The list of participants completes: the independent candidate and billionaire Mikhail Prokhorov who began his political carrier last year and Sergey Mironov candidate of Fair Russia Party and former speaker of the upper house of parliament.

Next day

The expected election of Putin in the presidency of Russia is going to influence the internal and external policies. If Putin win the elections must increase his popularity rates acknowledging the anxieties of the new middle class of “smart phones- Dolce & Cabana” for more democratic political system.

The new president must bridge the gap between his supporters – those who profited from the current political system- and the newer elite – owners of successful small and medium businesses, investors, users of Internet- who demands radical political changes.

Putin as the head of state will define Russia’s stance in the world politics. He will seek to establish a “New World Order’’ to meet the current geopolitical realities.

According to Russia Profile’s analysis with title “Russia and the Changing World”, the prime- minister in his latest article in newspaper Moskovskie Novosti reveals his doctrine “lambasting the West for its aggressive role in the Arab Spring and promoting regime change abroad.

He calls on the BRIC countries to unite in balancing Western political influence, but maintains that Russia can be a partner to the West as long as its interests are given fair consideration”. On the contrary the liberal outgoing president Dmitri Medvedev does not seek the confrontation with US and he adopted more conciliatory policy during his presidency.

Putin’s return as president will not be necessarily considered as an indication for the beginning of a new Cold War between Russia and US. His article could be interpreted as a warning message towards the West. Putin makes clear that he will protect the national sovereignty against the Western interventionism.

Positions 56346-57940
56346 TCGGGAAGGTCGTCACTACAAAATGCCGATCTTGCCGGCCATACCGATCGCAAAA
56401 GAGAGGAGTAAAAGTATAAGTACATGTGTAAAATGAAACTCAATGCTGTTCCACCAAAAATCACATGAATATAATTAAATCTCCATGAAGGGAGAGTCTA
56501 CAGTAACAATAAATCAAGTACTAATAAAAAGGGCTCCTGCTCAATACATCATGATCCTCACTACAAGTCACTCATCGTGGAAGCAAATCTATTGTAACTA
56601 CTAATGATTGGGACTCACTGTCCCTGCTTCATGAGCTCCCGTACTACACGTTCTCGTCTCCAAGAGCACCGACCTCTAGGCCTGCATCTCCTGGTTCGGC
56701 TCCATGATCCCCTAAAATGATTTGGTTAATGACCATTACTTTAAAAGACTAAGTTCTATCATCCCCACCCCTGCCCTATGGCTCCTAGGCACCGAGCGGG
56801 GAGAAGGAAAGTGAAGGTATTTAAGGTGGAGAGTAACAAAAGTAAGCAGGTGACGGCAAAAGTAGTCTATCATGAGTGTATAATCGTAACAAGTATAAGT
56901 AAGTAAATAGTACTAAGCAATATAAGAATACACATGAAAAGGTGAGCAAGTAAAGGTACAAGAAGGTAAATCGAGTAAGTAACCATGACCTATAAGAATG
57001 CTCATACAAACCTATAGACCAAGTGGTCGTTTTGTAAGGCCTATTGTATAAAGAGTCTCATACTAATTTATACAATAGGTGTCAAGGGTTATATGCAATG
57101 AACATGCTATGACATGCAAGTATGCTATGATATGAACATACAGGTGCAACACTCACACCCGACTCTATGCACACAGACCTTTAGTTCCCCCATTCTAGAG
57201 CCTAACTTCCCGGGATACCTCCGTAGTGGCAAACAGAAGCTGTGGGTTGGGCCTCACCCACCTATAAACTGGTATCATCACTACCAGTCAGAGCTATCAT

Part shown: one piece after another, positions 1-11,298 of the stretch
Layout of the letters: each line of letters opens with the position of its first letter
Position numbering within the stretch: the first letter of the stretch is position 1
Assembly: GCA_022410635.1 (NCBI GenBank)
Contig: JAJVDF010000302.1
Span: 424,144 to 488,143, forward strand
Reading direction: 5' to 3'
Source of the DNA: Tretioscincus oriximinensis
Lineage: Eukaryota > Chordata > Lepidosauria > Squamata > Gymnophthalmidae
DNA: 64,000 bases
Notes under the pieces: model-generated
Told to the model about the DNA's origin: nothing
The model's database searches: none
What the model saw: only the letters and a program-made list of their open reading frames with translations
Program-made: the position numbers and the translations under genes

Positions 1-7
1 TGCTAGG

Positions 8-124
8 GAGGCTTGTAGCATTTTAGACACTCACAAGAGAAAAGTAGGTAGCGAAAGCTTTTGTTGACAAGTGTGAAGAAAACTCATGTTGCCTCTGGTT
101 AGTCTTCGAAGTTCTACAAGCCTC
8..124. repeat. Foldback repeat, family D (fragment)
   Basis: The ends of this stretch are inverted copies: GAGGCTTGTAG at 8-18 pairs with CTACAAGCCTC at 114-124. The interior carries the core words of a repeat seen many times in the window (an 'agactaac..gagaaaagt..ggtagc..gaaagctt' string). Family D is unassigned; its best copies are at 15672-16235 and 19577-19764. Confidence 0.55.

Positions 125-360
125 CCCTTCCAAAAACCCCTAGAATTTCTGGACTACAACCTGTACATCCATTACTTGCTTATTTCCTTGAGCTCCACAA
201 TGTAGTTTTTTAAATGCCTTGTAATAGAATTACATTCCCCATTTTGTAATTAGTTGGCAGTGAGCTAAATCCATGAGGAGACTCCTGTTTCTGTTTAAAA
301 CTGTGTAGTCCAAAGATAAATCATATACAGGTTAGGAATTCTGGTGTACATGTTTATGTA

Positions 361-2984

As well as, he enunciates his anxieties for West interference in local affairs presenting the paradigm of “Arab Spring’’ in Middle East and North Africa.

The prime-minister is known for his distrust towards the Washington and its unilateral policies on the world stage and he wants Russia to be an equivalent partner on the decision-making of global affairs.

*George Protopapas is a Media Analyst of the Athens based Research Institute for European and American Studies (RIEAS)


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Enter text:

01. March 2012. 07:20:41

| ari


If Russia wishes to be respected, it must stand up to Washington's transgressions. Being more liberal does not mean you let Washington walk all over you. Washington is a serial abuser of all forms of methods and technology. It has lost its moral bearings.

01. March 2012. 12:40:23

| Ime


Dam if only we all no about this.but some will not chose to walk in the light and lead them selfs to the progress.


27. February - 04. March 2012.